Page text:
SoftBank Mulls Abandoning Some Huawei Equipment Over 'Cybersecurity Concerns'

The White House has spoken, and apparently, the US's allies are listening.

Less than one month after WSJ reported on an "extraordinary outreach campaign" launched by the US government to lobby private companies and allied governments to abandon Huawei equipment (citing concerns that Huawei's tech might be vulnerable to Chinese spies), the paper reported Tuesday that several of Huawei's customers are reportedly examining the pros and cons of ditching at least some equipment manufactured by the Chinese telecom giant.

Softbank

SoftBank, the only firm cited by name in the latest WSJ story and Huawei's largest customer in Japan, is reportedly assessing the impact of eliminating some less-expensive Huawei gear. Of course, it's extremely probable that SoftBank might decide that the costs of moving away from some of Huawei's equipment are too steep; the telecoms conglomerate, which operates Japan's third-largest mobile phone network, relies on Huawei's equipment to offer rates that are competitive against its two larger rivals, who together control about three-quarters of Japan's mobile market and are reportedly planning to cut rates as much as 40%. Also, SoftBank could be fearful of damaging its relationship with Huawei as the two companies have already partnered on trials of new 5G technology.

The study is preliminary, yet it remains the first indication that SoftBank is beginning to doubt the security of Huawei's equipment. Until very recently, SoftBank had insisted that Huawei's equipment was safe.

Until recently, SoftBank had said it believed equipment from Huawei and Chinese telecom-equipment maker ZTE Corp. was safe. But a company official involved in SoftBank’s discussions said Tuesday the company was assessing whether it could source equipment from other makers, and if so how that would affect network quality, cost and the timeline for introducing 5G. The official said the study was preliminary and no decision has been made.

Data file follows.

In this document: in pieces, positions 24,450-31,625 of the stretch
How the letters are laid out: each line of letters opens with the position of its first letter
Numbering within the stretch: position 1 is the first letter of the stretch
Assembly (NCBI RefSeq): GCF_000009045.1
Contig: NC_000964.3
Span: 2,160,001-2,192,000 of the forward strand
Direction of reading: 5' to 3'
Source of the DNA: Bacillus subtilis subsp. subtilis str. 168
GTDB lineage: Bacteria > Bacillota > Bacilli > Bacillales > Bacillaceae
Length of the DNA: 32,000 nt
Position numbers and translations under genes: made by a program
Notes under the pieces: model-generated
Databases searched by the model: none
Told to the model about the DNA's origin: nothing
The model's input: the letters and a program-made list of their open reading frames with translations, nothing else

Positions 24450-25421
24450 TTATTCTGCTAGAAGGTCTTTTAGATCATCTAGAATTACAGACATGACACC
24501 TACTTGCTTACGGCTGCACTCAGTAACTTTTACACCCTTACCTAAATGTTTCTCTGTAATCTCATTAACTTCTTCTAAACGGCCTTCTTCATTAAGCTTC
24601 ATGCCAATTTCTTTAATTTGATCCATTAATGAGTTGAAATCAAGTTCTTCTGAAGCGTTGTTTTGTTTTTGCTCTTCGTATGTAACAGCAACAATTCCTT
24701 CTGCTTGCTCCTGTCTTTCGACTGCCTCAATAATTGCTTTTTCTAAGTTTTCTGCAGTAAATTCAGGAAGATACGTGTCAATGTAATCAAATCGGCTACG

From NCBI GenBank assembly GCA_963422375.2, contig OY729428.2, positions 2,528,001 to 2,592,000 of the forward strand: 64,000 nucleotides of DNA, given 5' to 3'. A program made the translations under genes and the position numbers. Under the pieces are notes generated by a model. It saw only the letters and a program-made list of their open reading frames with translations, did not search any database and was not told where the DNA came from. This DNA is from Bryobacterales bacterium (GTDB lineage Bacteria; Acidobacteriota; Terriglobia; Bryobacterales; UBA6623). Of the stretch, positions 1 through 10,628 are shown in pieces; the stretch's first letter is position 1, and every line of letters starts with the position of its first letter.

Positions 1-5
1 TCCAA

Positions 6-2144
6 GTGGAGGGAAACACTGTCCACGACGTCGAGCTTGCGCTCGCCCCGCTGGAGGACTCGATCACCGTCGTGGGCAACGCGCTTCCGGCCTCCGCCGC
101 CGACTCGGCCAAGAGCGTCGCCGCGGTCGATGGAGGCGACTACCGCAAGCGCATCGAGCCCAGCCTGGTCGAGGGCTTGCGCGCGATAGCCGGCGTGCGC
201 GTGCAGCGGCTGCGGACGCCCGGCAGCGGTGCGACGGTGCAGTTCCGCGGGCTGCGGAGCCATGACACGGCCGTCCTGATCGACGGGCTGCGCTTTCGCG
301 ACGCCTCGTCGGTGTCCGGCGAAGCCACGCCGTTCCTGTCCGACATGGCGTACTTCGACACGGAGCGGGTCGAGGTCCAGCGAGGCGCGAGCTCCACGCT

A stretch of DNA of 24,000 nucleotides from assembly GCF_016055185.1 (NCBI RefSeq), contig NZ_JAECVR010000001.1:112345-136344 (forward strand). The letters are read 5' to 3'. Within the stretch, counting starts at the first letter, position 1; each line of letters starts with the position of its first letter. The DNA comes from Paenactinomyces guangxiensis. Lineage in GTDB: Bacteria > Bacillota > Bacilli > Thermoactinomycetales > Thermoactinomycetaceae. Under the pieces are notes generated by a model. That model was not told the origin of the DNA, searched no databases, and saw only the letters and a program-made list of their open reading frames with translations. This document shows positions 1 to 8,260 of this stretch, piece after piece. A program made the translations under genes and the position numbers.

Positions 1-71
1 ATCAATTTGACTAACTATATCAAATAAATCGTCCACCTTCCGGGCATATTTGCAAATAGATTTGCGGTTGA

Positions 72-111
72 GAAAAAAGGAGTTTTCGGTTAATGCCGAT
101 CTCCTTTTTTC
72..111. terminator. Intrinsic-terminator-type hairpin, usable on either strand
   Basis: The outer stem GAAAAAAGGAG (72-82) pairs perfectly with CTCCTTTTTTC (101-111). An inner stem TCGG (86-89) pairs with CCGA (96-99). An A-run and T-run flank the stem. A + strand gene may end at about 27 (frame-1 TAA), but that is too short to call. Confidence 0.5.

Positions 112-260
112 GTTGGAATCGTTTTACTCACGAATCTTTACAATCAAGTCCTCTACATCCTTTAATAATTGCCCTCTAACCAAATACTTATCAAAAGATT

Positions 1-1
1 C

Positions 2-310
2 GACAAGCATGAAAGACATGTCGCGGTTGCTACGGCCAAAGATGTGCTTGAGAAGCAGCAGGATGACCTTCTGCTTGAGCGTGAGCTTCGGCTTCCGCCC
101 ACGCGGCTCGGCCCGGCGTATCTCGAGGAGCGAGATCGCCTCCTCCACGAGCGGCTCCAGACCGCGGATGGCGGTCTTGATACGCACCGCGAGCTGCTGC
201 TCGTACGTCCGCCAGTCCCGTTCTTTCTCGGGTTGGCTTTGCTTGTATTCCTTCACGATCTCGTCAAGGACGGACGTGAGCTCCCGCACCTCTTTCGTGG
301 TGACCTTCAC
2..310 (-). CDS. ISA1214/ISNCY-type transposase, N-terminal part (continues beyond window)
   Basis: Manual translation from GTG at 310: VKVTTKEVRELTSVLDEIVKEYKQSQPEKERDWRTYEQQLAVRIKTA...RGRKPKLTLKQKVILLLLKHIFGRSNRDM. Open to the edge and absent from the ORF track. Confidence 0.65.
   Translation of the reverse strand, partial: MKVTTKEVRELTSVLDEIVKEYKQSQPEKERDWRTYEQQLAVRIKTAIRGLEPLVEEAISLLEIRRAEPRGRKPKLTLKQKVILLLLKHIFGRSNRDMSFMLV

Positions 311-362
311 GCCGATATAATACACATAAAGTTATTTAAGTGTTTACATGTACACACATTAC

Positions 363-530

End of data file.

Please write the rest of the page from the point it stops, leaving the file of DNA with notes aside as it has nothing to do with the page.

Meanwhile, Huawei has insisted that its equipment is safe, and a government spokesman in Beijing told WSJ that nobody has produced even a shred of evidence to suggest otherwise.

In Beijing, Foreign Ministry spokesman Lu Kang said Huawei’s critics "haven’t provided one piece of evidence that Huawei threatens their national security. Any action based on such speculations is ridiculous." Mr. Lu said Huawei has signed 5G contracts with companies in more than 20 countries and is "gaining greater trust from its international partners."

The US has already banned government agencies from sourcing Huawei equipment, and on Monday, Japanese government revised its guidelines for buying telecoms equipment to help improve its defenses against cybersurveillance - a change Huawei decried as a "backdoor" ban. SoftBank is in discussions with regulators about how it should comply with these guidelines. Meanwhile, accusations that Huawei violated US and EU sanctions against Iran (Canada triggered a mini diplomatic crisis when it arrested Huawei's CFO more than a week ago) could grant the US additional leverage as it seeks to hamstring the Chinese telecom giant.

Setting aside cyber security concerns, the US only stands to benefit if its allies shun Huawei. Because US firms are working on their own 5G equipment as they struggle to regain lost ground in the battle over who will dominate in 5G.